So much has been said about money laundering, including much analysis about the system that all banks use for bank-to-bank international fund transfers pretty much worldwide as of this time. But the bottom line: What are the real issues at stake?

Money laundering is resorted to legitimize money that has escaped the tax dragnet of governments, which would involve simple cases of tax evasion. This is probably the largest part of the money laundering resorted to. The second are earnings from the drug trade — which has destroyed many, many persons young and old — and other illegal or criminal activities, such as profits skimmed by ‘Mafia-type organizations’ from what may be legal activities, such as garbage collection contracts, construction projects, bribes to government officials, given and received in consideration of lucrative contracts etc.

When money laundering takes place, the participation of commercial or universal banks is indispensible. Even money-changers, large or small, have to have a bank where they park their funds, profits and operating capital, etc. These banks then execute the instructions of the account holders to pay this or that party, or to receive funds from other banks for credit to their account, or else withdraw some monies from their accounts to make payments in cash or manager's checks, but mostly in cash.

Money laundering is lucrative and often provides a 30% profit to the one that makes the arrangements with the bank, because they are known to the bank or have made arrangements to "share" with the bank concerned the 30% profit from the transaction. The size of the transaction and/or its continuing nature can provide very substantial gains. There is enough to share with the powers that be in the bank. There is no direct obligation to report, and the nature of the reporting requirements leave much discretion to the bank officials concerned. It might be appropriate to mention that the issue that was raised was that some $17 million is missing. Could that be the profit motive that had made this transaction pass so easily in the bank concerned?

The other question is: How high did that transaction have to go up? It would seem to me that such a huge transaction was arranged in a verbal manner and like prudent executives, they could find refuge in deniability and the bank secrecy law.

It is interesting to note that while balances in accounts may be considered protected by the secrecy law, what the probers should look at is the manner in which the bank concerned received the funds and how they handled it, and not pretend that the branch manager alone was solely responsible. They did not have to disclose the name of the account holder, but such funds entering their books would have to involve other departments that are all equally called upon to be prudent. Four remittances of similar amounts are certainly not normal, even for a bank of the size of the bank involved. So, the defense that this is ordinary for them sounds rather thin, if not ridiculous.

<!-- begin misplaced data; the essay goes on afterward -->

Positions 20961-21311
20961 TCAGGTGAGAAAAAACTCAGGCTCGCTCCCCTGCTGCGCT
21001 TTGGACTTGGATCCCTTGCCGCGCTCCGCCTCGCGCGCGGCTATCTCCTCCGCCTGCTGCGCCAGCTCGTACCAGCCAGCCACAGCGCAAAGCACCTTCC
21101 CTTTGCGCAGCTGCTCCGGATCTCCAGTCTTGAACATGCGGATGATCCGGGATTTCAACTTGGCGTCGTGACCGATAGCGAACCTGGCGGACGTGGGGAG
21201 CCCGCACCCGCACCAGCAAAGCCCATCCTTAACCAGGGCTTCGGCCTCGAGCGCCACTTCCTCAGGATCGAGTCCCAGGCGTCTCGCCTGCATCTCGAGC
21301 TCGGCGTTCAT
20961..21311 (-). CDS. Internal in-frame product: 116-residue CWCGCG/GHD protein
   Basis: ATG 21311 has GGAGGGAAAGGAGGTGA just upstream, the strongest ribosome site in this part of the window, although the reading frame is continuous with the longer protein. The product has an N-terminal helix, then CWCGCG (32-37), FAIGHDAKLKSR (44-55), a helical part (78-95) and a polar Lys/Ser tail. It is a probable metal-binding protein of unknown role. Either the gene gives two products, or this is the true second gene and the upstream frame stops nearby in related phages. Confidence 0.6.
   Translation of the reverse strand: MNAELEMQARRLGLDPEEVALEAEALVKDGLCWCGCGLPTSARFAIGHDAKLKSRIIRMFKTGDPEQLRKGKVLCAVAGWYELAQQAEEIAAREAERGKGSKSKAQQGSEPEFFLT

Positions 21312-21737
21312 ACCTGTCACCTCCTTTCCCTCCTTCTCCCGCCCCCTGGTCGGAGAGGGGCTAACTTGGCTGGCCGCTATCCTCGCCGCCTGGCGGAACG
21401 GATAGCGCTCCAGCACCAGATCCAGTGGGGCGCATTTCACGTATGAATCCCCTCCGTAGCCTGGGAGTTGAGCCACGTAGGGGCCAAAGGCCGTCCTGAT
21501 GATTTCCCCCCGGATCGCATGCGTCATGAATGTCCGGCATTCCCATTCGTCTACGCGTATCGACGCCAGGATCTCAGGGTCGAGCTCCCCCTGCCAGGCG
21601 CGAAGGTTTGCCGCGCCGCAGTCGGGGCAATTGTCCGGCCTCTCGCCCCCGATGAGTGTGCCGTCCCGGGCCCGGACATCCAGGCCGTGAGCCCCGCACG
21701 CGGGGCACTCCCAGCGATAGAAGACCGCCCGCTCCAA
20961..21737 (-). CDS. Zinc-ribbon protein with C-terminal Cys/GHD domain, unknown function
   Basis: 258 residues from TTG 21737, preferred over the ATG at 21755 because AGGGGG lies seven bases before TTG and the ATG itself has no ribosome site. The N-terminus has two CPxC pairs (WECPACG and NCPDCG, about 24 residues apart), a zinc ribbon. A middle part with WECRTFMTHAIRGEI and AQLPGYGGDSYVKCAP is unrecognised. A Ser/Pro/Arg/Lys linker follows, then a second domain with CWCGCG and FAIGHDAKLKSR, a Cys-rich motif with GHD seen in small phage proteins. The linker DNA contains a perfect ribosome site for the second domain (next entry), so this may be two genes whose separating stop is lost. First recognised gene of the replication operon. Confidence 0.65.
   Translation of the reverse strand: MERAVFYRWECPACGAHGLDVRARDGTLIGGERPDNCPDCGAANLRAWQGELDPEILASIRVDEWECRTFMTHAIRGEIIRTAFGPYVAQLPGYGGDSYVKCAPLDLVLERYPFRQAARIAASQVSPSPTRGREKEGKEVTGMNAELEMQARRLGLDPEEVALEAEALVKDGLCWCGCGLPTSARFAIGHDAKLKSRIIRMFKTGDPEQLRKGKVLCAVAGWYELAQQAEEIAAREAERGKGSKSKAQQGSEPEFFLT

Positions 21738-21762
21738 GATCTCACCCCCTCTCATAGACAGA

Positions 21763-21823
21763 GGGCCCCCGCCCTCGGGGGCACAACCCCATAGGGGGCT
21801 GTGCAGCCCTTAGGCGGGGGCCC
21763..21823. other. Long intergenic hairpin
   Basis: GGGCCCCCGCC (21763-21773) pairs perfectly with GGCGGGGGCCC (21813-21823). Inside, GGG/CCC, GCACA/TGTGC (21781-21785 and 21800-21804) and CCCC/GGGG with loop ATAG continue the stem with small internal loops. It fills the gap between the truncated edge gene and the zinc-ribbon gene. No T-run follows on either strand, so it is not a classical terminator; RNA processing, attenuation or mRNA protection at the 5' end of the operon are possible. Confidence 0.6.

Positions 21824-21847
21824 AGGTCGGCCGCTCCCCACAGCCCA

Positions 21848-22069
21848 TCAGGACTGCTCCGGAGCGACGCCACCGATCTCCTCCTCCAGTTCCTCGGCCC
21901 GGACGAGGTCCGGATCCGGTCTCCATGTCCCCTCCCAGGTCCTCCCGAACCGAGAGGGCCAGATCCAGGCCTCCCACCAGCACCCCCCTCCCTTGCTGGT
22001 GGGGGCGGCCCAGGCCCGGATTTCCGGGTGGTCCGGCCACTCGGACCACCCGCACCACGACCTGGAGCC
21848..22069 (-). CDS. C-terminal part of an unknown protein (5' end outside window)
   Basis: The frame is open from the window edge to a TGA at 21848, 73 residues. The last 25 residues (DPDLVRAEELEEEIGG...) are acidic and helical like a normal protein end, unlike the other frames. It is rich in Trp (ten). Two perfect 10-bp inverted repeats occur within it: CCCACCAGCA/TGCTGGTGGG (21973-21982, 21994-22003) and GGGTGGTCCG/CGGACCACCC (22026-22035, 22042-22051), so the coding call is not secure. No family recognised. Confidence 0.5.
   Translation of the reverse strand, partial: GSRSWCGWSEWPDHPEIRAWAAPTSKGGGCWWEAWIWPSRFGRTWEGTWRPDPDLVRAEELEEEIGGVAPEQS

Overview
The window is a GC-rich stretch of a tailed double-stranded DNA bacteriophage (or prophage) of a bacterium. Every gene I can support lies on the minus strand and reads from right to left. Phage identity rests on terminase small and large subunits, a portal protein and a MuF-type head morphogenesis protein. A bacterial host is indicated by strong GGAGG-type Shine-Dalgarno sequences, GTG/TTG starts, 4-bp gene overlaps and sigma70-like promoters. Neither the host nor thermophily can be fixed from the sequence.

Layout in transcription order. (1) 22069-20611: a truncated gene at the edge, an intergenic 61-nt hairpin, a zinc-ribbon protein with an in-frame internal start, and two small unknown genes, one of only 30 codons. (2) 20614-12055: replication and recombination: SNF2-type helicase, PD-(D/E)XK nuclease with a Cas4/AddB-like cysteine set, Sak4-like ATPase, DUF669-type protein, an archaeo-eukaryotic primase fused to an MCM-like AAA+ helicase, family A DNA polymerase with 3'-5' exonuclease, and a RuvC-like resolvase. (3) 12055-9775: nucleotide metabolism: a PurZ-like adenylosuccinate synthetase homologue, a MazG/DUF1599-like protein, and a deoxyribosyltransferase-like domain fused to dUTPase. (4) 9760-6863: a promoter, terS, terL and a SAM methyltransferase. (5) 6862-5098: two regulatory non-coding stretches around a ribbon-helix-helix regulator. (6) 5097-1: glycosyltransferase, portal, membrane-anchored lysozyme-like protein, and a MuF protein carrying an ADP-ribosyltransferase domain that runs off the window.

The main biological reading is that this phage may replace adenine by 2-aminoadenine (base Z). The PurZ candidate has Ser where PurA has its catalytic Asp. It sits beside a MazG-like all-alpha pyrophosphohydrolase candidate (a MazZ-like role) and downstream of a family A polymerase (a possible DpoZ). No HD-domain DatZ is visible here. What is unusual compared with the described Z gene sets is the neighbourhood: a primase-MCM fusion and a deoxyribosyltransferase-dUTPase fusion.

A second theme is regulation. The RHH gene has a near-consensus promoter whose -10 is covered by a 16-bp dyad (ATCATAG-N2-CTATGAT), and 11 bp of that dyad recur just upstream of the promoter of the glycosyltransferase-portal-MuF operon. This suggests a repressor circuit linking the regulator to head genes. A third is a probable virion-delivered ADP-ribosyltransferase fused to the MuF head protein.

The department which receives the instructions from their correspondent bank of the transactions involved, the treasury or cash management part of the involved bank should have been questioned, because the movement of such huge amounts of money to the branch requires close coordination and special security arrangements, and should have raised questions about the transactions. Eighty-one Million US Dollars translate to over Four Billion Pesos, an amount no branch carries in its safe without asking their head office to provide.

The Senate could have asked the bank to give them a list of telegraphic remittances for the last 30 to 60 days to determine how routine these transfers were. They should have summoned the one in charge of the foreign exchange position of the bank, and asked what inquiries he had made when advised of these inward telegraphic transfers. The person in charge of cash management should have likewise been invited to give a testimony.

If they give nothing but vague answers, or answers seeking to minimize their accountability in the matter, then a cover-up is involved. If the CEO denies awareness, then he should be asked if those in his team, who were involved, had anything to do with this set of transactions and why. If he had done nothing, I would not accept an excuse that he did not know anything or was caught sleeping on the job. Evidently, a common line of defense had been adopted so that no one could be pinned down, except the branch manager.

In any event, it is obvious that the system of management was loose and fancy-free, totally inappropriate in this day and age.

What underlies the whole set of transactions is that there was very evident connivance within the bank, with others outside the bank, and with very likely promise of great rewards that they couldn't earn in 10 years or a lifetime of working.

If the funds were not hacked from the Central Bank of Bangladesh, no one would have complained or be any wiser.

Sayang at sorry na lang!

I am just as convinced that other banks probably have their own secrets. They just haven't come to light. BSP's desire to "minimize" the consequences and take the problem out of the limelight is just unfortunate. The same goes for the Senate.

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Monday, 16 December 2019
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